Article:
THE SOCIAL ART

LANGUAGE AND ITS USES

A modest survey of recent linguistic theory and practice in which Macaulay (Linguistics/Pitzer College; Generally Speaking, 1980—not reviewed) draws on 25 years of teaching to present what he admits is derivative, technical, and pedagogically oriented. Unlike the luminous and artful version of contemporary linguistics by Anthony Burgess (A Mouthful of Air, 1993), or the vivid and original contributions by Ray Jackendoff, Steven Pinker, and Joel Davis, this study is tidy, conservative, distinguished by the 30 short and methodical chapters, the teacher's voice, and the wide array of examples. Mostly, Macaulay describes familiar facets of language by using linguistics terminology: language acquisition, phonemics, vocabulary, syntax, semantics, and ``deictic'' elements- -the implied gestures of spoken language. He divides dialects into region, social class, written and spoken language; and he ``registers'' the technical vocabularies of different fields, stylistic devices, and also sexual differences, which he believes are unimportant despite the ``nonsense'' the topic has produced. The power of language; ``magic'' words; rhetoric as both an abuse that obscures meaning (or lack of it) and as a power of persuasion; conversation; narratives; foreign languages; the history of English; of Indo-European; and the literary uses of language—all these expand the topics beyond the typical linguistic preoccupation of describing how language is used. Except for Macaulay's disarming ``Envoi,'' revealing his personal experience with linguistics and with gathering authentic examples, especially from his native Scottish dialect, the scope and approach are familiar, indeed self- evident. Competent, noncontroversial, and instructive: it's difficult to determine why a reader would prefer this volume to all the brilliant competition.

Pub Date: March 1, 1994

ISBN: 0-19-508382-2

Page Count: 240

Publisher: Oxford Univ.

Review Posted Online: May 20, 2010

Kirkus Reviews Issue: Jan. 1, 1994

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Stricter than, say, Bergen Evans or W3 ("disinterested" means impartial — period), Strunk is in the last analysis...

THE ELEMENTS OF STYLE

50TH ANNIVERSARY EDITION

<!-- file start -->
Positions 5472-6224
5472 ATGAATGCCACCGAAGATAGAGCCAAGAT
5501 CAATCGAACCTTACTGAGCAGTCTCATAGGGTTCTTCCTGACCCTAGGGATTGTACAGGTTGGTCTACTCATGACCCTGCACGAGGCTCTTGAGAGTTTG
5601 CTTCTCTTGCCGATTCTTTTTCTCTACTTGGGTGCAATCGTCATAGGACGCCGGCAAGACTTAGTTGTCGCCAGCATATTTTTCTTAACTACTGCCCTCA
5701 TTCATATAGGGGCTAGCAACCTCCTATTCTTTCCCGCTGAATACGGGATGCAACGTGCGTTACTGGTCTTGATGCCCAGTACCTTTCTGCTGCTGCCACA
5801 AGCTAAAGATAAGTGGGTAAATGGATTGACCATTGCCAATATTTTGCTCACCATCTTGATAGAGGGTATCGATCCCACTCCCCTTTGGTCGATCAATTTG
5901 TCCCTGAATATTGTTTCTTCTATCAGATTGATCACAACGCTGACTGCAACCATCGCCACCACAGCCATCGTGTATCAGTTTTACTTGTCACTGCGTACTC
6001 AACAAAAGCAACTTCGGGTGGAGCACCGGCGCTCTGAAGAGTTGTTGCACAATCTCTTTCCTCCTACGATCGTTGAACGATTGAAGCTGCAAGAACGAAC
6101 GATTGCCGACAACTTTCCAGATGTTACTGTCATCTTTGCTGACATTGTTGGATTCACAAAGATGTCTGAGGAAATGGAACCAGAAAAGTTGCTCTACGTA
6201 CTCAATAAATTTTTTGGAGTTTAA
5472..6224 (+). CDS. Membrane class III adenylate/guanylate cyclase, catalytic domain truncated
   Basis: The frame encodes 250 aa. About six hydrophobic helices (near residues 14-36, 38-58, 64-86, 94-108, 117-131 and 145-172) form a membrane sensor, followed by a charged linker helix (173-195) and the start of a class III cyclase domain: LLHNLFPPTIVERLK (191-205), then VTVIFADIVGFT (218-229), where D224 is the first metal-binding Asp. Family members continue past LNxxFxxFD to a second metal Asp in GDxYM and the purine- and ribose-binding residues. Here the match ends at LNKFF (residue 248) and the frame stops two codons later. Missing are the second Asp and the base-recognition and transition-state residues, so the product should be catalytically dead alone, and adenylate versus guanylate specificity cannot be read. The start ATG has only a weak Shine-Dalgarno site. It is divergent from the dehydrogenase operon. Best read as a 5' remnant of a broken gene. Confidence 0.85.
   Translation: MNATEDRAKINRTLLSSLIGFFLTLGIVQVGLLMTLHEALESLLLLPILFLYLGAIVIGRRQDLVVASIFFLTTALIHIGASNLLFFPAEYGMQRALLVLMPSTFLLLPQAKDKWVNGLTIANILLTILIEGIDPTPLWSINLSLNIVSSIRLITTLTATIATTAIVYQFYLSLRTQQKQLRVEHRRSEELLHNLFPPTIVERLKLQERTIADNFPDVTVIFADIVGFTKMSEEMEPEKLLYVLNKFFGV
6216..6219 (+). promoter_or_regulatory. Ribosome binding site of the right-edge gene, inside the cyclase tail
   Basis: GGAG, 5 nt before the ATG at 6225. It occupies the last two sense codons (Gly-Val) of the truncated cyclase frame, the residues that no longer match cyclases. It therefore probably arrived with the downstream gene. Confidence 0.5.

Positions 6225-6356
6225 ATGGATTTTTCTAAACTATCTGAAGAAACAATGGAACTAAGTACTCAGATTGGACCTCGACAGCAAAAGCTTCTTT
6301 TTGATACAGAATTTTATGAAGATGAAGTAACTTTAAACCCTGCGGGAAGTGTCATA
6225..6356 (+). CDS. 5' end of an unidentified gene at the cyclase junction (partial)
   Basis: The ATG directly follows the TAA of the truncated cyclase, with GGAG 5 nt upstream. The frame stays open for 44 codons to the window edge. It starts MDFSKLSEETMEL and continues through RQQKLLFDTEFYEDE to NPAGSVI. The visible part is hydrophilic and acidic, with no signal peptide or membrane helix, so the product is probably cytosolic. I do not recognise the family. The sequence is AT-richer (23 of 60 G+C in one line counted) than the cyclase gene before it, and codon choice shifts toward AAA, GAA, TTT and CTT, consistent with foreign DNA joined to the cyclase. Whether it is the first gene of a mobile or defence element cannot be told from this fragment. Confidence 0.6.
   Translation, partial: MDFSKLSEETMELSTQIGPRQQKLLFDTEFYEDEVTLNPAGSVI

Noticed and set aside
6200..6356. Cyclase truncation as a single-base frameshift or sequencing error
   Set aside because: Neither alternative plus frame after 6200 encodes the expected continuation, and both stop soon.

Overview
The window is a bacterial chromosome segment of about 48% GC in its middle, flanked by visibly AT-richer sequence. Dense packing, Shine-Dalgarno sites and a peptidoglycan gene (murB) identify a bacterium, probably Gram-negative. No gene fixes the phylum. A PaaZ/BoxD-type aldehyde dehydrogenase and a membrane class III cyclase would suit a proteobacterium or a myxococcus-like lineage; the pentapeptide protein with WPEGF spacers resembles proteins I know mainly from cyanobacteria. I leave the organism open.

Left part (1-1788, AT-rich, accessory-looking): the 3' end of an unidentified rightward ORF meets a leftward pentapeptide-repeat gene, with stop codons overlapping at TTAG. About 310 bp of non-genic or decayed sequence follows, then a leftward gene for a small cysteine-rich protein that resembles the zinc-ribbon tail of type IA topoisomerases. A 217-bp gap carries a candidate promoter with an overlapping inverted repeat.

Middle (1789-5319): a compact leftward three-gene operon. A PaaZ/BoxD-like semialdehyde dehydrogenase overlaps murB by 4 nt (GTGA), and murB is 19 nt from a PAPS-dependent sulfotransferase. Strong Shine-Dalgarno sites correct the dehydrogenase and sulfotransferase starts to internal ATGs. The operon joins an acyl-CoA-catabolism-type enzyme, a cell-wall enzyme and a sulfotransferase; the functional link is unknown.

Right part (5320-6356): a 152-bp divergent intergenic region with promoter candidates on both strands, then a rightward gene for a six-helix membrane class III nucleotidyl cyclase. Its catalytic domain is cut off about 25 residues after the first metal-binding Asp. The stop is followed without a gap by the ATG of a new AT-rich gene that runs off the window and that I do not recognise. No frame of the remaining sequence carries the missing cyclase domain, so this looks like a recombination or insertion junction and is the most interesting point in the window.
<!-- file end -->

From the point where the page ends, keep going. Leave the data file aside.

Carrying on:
Privately published by Strunk of Cornell in 1918 and revised by his student E. B. White in 1959, that "little book" is back again with more White updatings.

Stricter than, say, Bergen Evans or W3 ("disinterested" means impartial — period), Strunk is in the last analysis (whoops — "A bankrupt expression") a unique guide (which means "without like or equal").

Pub Date: May 15, 1972

ISBN: 0205632645

Page Count: 105

Publisher: Macmillan

Review Posted Online: Oct. 28, 2011

Kirkus Reviews Issue: May 1, 1972

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DEAR MR. HENSHAW

Possibly inspired by the letters Cleary has received as a children's author, this begins with second-grader Leigh Botts' misspelled fan letter to Mr. Henshaw, whose fictitious book itself derives from the old take-off title Forty Ways W. Amuse a Dog. Soon Leigh is in sixth grade and bombarding his still-favorite author with a list of questions to be answered and returned by "next Friday," the day his author report is due. Leigh is disgruntled when Mr. Henshaw's answer comes late, and accompanied by a set of questions for Leigh to answer. He threatens not to, but as "Mom keeps nagging me about your dumb old questions" he finally gets the job done—and through his answers Mr. Henshaw and readers learn that Leigh considers himself "the mediumest boy in school," that his parents have split up, and that he dreams of his truck-driver dad driving him to school "hauling a forty-foot reefer, which would make his outfit add up to eighteen wheels altogether. . . . I guess I wouldn't seem so medium then." Soon Mr. Henshaw recommends keeping a diary (at least partly to get Leigh off his own back) and so the real letters to Mr. Henshaw taper off, with "pretend," unmailed letters (the diary) taking over. . . until Leigh can write "I don't have to pretend to write to Mr. Henshaw anymore. I have learned to say what I think on a piece of paper." Meanwhile Mr. Henshaw offers writing tips, and Leigh, struggling with a story for a school contest, concludes "I think you're right. Maybe I am not ready to write a story." Instead he writes a "true story" about a truck haul with his father in Leigh's real past, and this wins praise from "a real live author" Leigh meets through the school program. Mr. Henshaw has also advised that "a character in a story should solve a problem or change in some way," a standard juvenile-fiction dictum which Cleary herself applies modestly by having Leigh solve his disappearing lunch problem with a burglar-alarmed lunch box—and, more seriously, come to recognize and accept that his father can't be counted on. All of this, in Leigh's simple words, is capably and unobtrusively structured as well as valid and realistic. From the writing tips to the divorced-kid blues, however, it tends to substitute prevailing wisdom for the little jolts of recognition that made the Ramona books so rewarding.

Pub Date: Aug. 22, 1983

ISBN: 143511096X

Page Count: 133

Publisher: Morrow/HarperCollins

Review Posted Online: Oct. 16, 2011

Kirkus Reviews Issue: Aug. 1, 1983

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